>tfw just turned 25 and haven't even written a novel yet
I'm on page 76 and its just okay. Does it get any better?
>not reading the best book of the century
>When you realize that Harry Potter is an allegory for racism
>when you realise Harry Potter is an allegory for post war social democracy
Anyone else into Umberto Eco?
I find stuff like The Name of the Rose and Foucault's Pendulum to be a much better example of postmodernism than something like Gravity's Rainbow, but that might just be me.
Meta concepts, mostly. The key to understanding the entire historical mystery in the novel revolves around Aristotle's second book of Poetics, on comedy, which has been lost to time.
How many of you are here for credit, a research project, or as an activism project?
>Psychogeography is an approach to geography that emphasizes playfulness and "drifting" around urban environments. It has links to the Situationist International. Psychogeography was defined in 1955 by Guy Debord as "the study of the precise laws and specific effects of the geographical environment, consciously organized or not, on the emotions and behavior of individuals." Another definition is "a whole toy box full of playful, inventive strategies for exploring cities... just about anything that takes pedestrians off their predictable paths and jolts them into a new awareness of the urban landscape."
>In psychogeography, a dérive (French: [/de.ʁiv/], "drift") is an unplanned journey through a landscape, usually urban, on which the subtle aesthetic contours of the surrounding architecture and geography subconsciously direct the travellers, with the ultimate goal of encountering an entirely new and authentic experience. Situationist theorist Guy Debord defines the dérive as "a mode of experimental behavior linked to the conditions of urban society: a technique of rapid passage through varied ambiances."
>Dérives are necessary, according to situationist theory, because of the increasingly predictable and monotonous experience of everyday life in advanced capitalism. The dérive grants a rare instance of pure chance, an opportunity for an utterly new and authentic experience of the different atmospheres and feelings generated by the urban landscape.
do any of you go for dérives? what are your experiences with them?
Stop this meme right there
What is the most complex and well developed character you have ever read?
Why haven't you read Yang Zhu (aka Yung Chu) aka The Spookbuster of the East?
>Life is full of suffering, and its chief purpose is pleasure. There is no god and no after-life; men are the helpless puppets of the blind natural forces that made them, and that gave them their unchosen ancestry and their inalienable character. The wise man will accept this fate without complaint, but will not be fooled by all the nonsense of Confucius and Mozi about inherent virtue, universal love, and a good name: morality is a deception practised upon the simple...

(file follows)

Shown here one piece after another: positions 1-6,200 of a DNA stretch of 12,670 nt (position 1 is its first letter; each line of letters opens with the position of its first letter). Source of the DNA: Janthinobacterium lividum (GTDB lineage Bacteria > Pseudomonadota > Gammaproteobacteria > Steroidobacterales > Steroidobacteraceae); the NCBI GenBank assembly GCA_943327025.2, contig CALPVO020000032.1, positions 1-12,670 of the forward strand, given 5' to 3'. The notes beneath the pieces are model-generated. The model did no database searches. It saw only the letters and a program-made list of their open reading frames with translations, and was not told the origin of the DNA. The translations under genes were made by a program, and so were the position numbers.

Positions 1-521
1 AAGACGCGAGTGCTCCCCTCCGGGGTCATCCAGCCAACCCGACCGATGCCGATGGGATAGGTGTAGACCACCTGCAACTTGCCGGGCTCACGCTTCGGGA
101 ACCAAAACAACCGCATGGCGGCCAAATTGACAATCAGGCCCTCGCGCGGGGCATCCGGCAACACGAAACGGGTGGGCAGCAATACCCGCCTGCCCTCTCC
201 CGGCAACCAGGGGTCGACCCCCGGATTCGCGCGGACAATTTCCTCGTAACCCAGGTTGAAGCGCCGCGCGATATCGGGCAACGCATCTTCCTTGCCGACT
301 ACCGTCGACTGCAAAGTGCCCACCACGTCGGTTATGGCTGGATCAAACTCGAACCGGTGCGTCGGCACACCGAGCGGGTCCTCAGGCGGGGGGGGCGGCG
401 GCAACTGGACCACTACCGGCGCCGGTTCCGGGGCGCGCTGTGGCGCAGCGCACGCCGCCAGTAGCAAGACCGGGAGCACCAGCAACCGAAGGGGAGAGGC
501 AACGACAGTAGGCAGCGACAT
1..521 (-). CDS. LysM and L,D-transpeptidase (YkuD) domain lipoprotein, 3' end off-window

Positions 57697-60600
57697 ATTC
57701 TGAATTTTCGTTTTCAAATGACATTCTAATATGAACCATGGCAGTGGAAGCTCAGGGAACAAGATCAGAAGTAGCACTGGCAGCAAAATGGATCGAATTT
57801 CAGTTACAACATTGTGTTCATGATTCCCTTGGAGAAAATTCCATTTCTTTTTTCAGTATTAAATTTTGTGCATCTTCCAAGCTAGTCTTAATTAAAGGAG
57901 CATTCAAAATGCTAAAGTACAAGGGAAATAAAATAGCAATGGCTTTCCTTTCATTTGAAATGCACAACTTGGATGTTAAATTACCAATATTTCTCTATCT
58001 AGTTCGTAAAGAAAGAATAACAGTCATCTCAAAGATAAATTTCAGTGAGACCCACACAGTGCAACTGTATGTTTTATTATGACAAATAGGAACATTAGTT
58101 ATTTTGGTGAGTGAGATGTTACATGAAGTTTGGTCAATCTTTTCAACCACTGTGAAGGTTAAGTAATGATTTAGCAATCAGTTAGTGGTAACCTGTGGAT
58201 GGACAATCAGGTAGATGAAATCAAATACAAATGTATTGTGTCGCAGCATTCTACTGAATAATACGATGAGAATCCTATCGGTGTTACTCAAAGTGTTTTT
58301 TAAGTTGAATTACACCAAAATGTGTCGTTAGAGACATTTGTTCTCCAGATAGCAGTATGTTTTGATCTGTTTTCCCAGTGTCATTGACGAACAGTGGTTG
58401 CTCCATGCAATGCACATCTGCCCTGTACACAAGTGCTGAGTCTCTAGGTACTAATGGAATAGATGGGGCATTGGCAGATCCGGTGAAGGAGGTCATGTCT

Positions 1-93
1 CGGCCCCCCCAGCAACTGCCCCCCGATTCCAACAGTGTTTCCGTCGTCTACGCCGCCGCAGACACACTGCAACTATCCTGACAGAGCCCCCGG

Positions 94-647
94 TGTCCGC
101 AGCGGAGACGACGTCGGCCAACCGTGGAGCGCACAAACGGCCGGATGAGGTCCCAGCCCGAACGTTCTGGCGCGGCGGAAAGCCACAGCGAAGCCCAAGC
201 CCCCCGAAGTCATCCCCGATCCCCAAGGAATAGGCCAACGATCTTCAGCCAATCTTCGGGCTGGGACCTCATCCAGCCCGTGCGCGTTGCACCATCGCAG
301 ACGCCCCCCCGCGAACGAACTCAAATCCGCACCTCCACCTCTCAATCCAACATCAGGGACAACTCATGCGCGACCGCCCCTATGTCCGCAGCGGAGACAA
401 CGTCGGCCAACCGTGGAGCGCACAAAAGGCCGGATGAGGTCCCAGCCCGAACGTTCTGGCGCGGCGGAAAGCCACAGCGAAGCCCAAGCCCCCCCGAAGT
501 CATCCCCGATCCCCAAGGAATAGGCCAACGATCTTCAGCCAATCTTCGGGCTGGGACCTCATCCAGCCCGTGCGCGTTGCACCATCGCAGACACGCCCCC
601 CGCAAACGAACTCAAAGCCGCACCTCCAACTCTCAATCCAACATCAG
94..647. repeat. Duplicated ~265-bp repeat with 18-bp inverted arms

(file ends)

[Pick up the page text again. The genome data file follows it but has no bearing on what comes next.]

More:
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Because afaik no works written by him (or even his followers) actually survive.
Must admit, though, assuming Mencius isn't just making shit up the 'would not pluck a hair to save the world' thing is stone cold.
be narcissistic without being egotistic
>One hundred years is the limit of a long life. Not one in a thousand ever attains it. Suppose there is one such person. Infancy and feeble old age take almost half of his time. Rest during sleep at night and what is wasted during the waking hours in the daytime take almost half of that. Pain and sickness, sorrow and suffering, death (of relatives) and worry and fear take almost half of the rest. In the ten and some years that is left, I reckon, there is not one moment in which we can be happy, at ease without worry. This being the case, what is life for?...
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Hello my well read anons, how can one become more intelligent /lit/?
This is /r/books laughable list of favorite books read during 2015.
So, what laughable list of favorite books has /lit/ read in 2015?
That's all I've read.
>I agree on Kafka on the Shore, definitely a book I am going to need to read one or two more times to get. Still a great a book though.
I've never been on this site and don't think I plan on ever going on it again
How's your novel coming along?
Are you happy with your results so far?
How long did it take you until now?
How long do you need to go on?
Hey guise, I´m going read the greeks, going for the oxford plato and aristotle complete works, pic related is the plato book.
I was wondering since I am rather new if you think I should read any other books first, perhaps the first philosophers: pre socratic book or something else.
Also if you have any thoughts on the versions of the book or translators they are welcomed.
If you're planning on going through Plato then I'd definitely advise you to read the Pre-Socratics. He uses and refers to their ideas quite a bit.
If you're new to philosophy in general then I'd recommend The Story of Philosophy - Bryan Maggee.
Read the Iliad and Odyssey as well, they're not philosophical treatises, but they're referenced often. Try Fitzgerald or Lattimore.
I'm doing the same thing, following the /lit/ flowchart: >>7451366
From what I've gathered you really should start at the top, with some basic mythology and then the Iliad and Odyssey, followed by The First Philosophers - it helps out a tonne in understanding Platon and Aristotle.
ITT: Books that make you feel almost every emotion.
Damn, there are so many. I loved that I could never guess what the hell was going to happen next. That part was great though. All the Harrogate parts made me laugh out loud. Mine is probably when
Suttree just packs up and lives out in the wild after the event with the mussels family